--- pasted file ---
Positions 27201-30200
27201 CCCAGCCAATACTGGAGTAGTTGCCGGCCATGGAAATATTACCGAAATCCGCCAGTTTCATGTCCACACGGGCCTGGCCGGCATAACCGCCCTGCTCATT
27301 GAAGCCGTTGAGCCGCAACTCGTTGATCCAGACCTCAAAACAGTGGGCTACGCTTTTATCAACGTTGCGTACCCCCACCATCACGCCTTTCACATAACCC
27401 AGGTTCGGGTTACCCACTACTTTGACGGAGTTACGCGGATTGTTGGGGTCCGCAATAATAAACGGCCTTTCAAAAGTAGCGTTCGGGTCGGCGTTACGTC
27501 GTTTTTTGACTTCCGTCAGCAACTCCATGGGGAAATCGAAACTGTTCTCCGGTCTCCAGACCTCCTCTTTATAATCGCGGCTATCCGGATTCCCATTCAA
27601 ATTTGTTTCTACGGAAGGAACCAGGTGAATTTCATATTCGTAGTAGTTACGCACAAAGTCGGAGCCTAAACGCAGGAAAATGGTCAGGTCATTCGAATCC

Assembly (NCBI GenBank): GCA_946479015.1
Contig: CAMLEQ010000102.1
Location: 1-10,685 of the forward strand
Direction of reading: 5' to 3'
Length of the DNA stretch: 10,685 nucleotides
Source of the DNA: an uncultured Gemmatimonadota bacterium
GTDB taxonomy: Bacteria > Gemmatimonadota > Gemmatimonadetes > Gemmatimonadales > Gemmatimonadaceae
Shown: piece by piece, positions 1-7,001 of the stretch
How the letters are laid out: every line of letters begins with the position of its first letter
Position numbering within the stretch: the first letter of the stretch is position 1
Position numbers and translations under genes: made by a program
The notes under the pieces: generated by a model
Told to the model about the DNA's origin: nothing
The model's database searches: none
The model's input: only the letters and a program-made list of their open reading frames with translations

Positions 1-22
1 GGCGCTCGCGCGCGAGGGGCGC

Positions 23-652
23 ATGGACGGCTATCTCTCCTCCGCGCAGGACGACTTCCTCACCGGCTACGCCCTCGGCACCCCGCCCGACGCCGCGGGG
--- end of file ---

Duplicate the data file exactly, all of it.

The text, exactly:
Positions 27201-30200
27201 CCCAGCCAATACTGGAGTAGTTGCCGGCCATGGAAATATTACCGAAATCCGCCAGTTTCATGTCCACACGGGCCTGGCCGGCATAACCGCCCTGCTCATT
27301 GAAGCCGTTGAGCCGCAACTCGTTGATCCAGACCTCAAAACAGTGGGCTACGCTTTTATCAACGTTGCGTACCCCCACCATCACGCCTTTCACATAACCC
27401 AGGTTCGGGTTACCCACTACTTTGACGGAGTTACGCGGATTGTTGGGGTCCGCAATAATAAACGGCCTTTCAAAAGTAGCGTTCGGGTCGGCGTTACGTC
27501 GTTTTTTGACTTCCGTCAGCAACTCCATGGGGAAATCGAAACTGTTCTCCGGTCTCCAGACCTCCTCTTTATAATCGCGGCTATCCGGATTCCCATTCAA
27601 ATTTGTTTCTACGGAAGGAACCAGGTGAATTTCATATTCGTAGTAGTTACGCACAAAGTCGGAGCCTAAACGCAGGAAAATGGTCAGGTCATTCGAATCC

Assembly (NCBI GenBank): GCA_946479015.1
Contig: CAMLEQ010000102.1
Location: 1-10,685 of the forward strand
Direction of reading: 5' to 3'
Length of the DNA stretch: 10,685 nucleotides
Source of the DNA: an uncultured Gemmatimonadota bacterium
GTDB taxonomy: Bacteria > Gemmatimonadota > Gemmatimonadetes > Gemmatimonadales > Gemmatimonadaceae
Shown: piece by piece, positions 1-7,001 of the stretch
How the letters are laid out: every line of letters begins with the position of its first letter
Position numbering within the stretch: the first letter of the stretch is position 1
Position numbers and translations under genes: made by a program
The notes under the pieces: generated by a model
Told to the model about the DNA's origin: nothing
The model's database searches: none
The model's input: only the letters and a program-made list of their open reading frames with translations

Positions 1-22
1 GGCGCTCGCGCGCGAGGGGCGC

Positions 23-652
23 ATGGACGGCTATCTCTCCTCCGCGCAGGACGACTTCCTCACCGGCTACGCCCTCGGCACCCCGCCCGACGCCGCGGGG